There's a new issue of the audience and reception studies journal Participations out. It's a monster, and among its many special sections is one on the audiences of comics. I have an article called "Understanding Understandings of Comics: Reading and Collecting as Media-Oriented Practices," which you can now also find on my Publications page. Briefly, I argue that we can't just talk about generic audiences or fans. Doing "audiencing" is an activity that may comprise several different practices. In the article, I discuss two: "collecting" and "reading." While many people who collect comics read them and vice versa, I'm trying to get at distinct ways that people orient themselves to comics when they think of being a comics fan as "essentially" about collecting commodities or consuming narratives. Comics are very different things to readers and collectors, and these practical orientations (and the "understandings" that go along with them) are materially embedded in the publishing format of the graphic novel and the "slabbed" CGC collector's item, respectively.
I was very glad to be included in this issue of Participations by editor Martin Barker, as he collected together an impressive set of contributions to the study of comic-book audiences, an aspect that is sadly neglected by a lot of comics scholarship. Not everyone can or should study audiences and fans, but too many claims about comics are made in absence of any consideration of them at all. There are some really great articles here:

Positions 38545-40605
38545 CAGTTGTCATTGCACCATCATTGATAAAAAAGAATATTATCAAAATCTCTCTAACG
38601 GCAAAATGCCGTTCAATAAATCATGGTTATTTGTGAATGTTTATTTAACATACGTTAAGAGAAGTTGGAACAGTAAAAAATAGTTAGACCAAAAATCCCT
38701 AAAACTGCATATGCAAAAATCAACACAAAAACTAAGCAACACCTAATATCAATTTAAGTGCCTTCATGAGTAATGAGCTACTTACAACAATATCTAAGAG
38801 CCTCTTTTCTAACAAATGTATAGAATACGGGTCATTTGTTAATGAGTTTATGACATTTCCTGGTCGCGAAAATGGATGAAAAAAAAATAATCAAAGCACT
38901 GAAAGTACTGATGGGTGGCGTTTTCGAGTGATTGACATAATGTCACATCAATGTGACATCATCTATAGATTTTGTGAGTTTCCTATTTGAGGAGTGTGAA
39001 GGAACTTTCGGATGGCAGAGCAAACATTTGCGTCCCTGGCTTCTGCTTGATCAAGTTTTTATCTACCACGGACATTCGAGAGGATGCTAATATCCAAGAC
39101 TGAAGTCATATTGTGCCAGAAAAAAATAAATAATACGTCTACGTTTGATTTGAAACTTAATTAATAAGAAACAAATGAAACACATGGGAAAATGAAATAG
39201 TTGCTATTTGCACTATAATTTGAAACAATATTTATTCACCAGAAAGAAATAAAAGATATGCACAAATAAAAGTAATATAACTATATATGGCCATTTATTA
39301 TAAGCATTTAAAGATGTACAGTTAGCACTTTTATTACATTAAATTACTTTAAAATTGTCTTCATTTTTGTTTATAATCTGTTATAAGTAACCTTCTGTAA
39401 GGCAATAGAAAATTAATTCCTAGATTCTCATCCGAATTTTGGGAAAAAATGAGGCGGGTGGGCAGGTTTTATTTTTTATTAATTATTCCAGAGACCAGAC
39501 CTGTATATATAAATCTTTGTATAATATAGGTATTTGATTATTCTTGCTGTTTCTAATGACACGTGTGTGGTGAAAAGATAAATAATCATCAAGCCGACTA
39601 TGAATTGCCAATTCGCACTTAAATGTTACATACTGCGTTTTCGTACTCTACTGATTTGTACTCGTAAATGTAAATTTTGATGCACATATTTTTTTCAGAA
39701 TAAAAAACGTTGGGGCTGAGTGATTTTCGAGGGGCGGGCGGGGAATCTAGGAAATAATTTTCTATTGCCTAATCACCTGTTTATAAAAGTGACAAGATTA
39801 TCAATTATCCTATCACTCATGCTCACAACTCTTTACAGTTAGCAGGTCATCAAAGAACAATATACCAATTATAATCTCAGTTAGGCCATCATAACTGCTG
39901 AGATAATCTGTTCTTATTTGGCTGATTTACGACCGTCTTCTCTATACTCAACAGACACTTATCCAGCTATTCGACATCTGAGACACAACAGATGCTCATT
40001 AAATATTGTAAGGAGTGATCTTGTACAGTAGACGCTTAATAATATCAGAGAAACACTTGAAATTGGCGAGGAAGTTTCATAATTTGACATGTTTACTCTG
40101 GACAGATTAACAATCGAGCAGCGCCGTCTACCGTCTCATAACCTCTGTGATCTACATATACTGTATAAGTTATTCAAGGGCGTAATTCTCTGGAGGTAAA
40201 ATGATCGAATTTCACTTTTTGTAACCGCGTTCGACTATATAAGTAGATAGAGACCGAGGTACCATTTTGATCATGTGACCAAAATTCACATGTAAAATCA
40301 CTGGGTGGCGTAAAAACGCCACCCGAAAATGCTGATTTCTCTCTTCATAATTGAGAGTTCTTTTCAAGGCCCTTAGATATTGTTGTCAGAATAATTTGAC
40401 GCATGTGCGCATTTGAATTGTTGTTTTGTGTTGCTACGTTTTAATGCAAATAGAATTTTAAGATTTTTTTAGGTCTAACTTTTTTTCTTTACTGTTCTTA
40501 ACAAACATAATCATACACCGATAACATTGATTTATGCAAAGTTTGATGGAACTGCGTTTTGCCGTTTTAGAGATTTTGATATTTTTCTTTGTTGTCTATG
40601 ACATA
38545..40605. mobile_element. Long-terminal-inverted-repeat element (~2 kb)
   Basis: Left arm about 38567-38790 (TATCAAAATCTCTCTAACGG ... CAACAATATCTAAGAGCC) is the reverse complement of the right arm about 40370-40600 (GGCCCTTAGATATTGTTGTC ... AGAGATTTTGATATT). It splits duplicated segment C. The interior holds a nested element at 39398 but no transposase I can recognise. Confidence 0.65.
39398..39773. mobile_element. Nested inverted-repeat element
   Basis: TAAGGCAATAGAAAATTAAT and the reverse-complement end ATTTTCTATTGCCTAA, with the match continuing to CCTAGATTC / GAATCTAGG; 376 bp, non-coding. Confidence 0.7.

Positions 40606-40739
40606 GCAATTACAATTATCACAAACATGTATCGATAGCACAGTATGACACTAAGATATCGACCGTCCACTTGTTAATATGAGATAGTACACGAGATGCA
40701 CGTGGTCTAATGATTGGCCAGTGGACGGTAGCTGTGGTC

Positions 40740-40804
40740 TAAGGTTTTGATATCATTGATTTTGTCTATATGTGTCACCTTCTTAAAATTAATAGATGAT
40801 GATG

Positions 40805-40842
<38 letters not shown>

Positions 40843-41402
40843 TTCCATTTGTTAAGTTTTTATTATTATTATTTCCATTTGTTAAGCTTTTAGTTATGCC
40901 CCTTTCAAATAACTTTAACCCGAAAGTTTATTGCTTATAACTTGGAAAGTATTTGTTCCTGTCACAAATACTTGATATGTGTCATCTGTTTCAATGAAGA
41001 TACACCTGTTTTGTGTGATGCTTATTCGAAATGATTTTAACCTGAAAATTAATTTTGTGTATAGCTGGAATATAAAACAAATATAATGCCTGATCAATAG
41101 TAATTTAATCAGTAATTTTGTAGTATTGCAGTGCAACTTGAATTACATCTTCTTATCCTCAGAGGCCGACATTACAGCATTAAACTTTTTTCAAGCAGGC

- Martin Barker on the reception of Joe Sacco's Palestine as measured by online reader reviews
- Shari Sabeti on the reading practices of adolescent comic fans in a school graphic novel club
- Liam Burke on the emergence of the "comic-book movie" as a genre and how it's understood by self-described comic fans
- Ian Gordon on the career paths of letter of comment writers in Superman comics
- Kevin Patrick on the reception of The Phantom in Australia, where it is viewed as distinct from American superhero comics
- and Ofer Berenstein on the linguistic interactions fans use to recommend comics to one another
I'm thinking a lot about the state of scholarship on readers, audiences, and fans lately for another project, and it's nice to see that there's a community of people working in this part of the field and that so many of them are doing such interesting empirical research on how audiences read comics.